Which Joe gave his name to ‘sloppy joes’? We look at five interesting sandwiches and their lexical origins.
A person who adheres strictly to a text, especially that of the scriptures.
- ‘According to originalists and textualists, the constitution protects us from judges and other officials by restricting them to politically uncontroversial, neutral decisions about historical intentions and semantic meanings.’
- ‘Even thoroughgoing originalists and textualists generally believe that Constitutional terms should be read in ways that account of technological developments.’
- ‘I consider myself to be both an originalist and a textualist.’
- ‘I thought conservatives were supposed to be strict textualists!’
- ‘That makes him a rather more complicated textualist than might originally be supposed.’
- ‘Given our institutions, the Constitution will mean what the Justices say it means, even if the Justices are all textualists.’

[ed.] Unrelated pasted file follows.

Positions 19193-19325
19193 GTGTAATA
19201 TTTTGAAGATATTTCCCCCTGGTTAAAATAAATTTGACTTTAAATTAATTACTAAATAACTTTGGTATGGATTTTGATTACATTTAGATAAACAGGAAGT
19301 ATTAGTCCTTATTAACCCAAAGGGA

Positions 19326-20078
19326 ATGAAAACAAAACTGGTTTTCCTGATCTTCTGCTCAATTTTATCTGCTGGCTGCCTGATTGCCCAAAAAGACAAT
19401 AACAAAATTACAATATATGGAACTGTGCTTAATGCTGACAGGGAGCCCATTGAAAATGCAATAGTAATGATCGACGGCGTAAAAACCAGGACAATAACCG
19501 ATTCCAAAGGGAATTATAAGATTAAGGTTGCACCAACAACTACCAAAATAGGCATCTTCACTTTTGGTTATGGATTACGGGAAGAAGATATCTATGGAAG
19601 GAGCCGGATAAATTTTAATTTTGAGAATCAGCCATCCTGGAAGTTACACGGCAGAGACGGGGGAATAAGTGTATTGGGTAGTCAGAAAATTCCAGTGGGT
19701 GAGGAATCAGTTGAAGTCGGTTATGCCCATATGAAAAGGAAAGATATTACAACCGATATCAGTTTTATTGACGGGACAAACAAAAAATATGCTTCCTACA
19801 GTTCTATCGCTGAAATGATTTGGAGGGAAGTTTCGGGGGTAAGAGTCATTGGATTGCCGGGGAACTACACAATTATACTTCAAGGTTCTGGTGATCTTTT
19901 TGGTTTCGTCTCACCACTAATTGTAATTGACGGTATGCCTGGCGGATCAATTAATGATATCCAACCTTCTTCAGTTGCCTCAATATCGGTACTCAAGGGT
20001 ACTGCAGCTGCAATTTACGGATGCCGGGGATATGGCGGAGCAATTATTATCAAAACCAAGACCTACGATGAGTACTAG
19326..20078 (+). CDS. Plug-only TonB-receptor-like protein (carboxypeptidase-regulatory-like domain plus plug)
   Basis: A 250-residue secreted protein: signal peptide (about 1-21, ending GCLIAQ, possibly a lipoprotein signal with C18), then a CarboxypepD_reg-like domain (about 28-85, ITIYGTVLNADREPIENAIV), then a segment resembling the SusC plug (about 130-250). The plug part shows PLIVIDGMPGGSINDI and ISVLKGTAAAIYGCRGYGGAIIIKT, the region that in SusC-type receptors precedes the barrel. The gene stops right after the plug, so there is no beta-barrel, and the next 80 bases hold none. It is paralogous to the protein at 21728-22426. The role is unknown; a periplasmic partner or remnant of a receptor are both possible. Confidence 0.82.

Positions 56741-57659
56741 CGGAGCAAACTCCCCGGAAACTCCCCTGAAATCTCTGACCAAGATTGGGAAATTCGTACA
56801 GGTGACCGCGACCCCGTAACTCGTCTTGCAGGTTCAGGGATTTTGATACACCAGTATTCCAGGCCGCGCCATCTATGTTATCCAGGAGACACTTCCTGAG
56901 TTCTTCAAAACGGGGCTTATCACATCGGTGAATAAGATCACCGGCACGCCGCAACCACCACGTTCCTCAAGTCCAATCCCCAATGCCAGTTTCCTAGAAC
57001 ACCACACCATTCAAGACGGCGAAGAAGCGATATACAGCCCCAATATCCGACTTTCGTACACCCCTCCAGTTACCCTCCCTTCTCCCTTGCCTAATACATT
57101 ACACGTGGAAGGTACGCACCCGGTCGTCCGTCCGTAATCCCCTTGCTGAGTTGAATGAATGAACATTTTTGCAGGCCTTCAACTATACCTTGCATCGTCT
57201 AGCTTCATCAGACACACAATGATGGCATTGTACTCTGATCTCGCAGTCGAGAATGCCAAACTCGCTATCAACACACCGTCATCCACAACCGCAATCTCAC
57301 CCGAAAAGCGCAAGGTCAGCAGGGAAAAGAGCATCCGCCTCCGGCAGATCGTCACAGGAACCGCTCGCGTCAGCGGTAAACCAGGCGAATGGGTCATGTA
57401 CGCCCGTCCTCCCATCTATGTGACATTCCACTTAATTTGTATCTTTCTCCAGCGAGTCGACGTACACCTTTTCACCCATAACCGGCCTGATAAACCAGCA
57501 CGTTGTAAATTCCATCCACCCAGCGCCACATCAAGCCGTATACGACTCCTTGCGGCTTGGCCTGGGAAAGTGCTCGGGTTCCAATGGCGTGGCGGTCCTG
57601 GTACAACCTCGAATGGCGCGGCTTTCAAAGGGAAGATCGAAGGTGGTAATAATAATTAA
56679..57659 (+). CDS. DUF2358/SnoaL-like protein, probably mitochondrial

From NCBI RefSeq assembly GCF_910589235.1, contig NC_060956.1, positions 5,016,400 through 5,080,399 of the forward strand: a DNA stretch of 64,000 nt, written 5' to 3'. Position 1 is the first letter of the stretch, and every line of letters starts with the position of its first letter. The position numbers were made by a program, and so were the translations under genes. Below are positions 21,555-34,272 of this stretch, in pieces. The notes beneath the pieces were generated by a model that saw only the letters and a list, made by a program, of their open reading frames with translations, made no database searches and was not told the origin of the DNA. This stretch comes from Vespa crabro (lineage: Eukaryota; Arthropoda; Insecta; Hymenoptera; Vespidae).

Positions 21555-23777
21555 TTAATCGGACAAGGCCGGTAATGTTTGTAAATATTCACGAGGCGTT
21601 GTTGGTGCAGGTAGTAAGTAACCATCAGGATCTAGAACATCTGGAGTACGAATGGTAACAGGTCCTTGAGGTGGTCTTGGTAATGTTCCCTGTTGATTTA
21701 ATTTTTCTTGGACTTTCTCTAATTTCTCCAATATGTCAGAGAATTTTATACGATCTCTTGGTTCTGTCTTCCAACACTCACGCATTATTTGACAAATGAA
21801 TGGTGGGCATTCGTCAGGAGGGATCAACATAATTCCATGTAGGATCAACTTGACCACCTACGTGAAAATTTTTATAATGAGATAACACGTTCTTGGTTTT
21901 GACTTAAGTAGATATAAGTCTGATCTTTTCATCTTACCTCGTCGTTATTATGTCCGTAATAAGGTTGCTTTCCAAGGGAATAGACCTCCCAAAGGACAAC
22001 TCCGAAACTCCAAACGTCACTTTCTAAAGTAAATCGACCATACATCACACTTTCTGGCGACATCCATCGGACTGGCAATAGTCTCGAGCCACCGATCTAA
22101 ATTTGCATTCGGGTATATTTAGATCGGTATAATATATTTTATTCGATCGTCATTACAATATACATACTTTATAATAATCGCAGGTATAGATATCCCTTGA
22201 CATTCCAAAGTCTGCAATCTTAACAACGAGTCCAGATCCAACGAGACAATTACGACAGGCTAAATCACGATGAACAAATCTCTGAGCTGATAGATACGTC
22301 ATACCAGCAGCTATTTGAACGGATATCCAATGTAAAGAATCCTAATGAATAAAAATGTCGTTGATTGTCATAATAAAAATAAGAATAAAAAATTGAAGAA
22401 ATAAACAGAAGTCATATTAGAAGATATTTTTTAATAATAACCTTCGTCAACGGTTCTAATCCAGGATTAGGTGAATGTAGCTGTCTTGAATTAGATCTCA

- ‘Friendly was more of a cautious purposivist than a textualist, and was willing to cite and rely on legislative history in some circumstances.’
- ‘I am doing that because I am more interested in exploring the general tension between the text and the interpretations endorsed by many self-described textualists than in the details of any one approach.’
- ‘Second, those who consider themselves textualists or originalists are generally opposed to looking at the ‘legislative intent’ of a law.’
We take a look at several popular, though confusing, punctuation marks.
From Afghanistan to Zimbabwe, discover surprising and intriguing language facts from around the globe.
The definitions of ‘buddy’ and ‘bro’ in the OED have recently been revised. We explore their history and increase in popularity.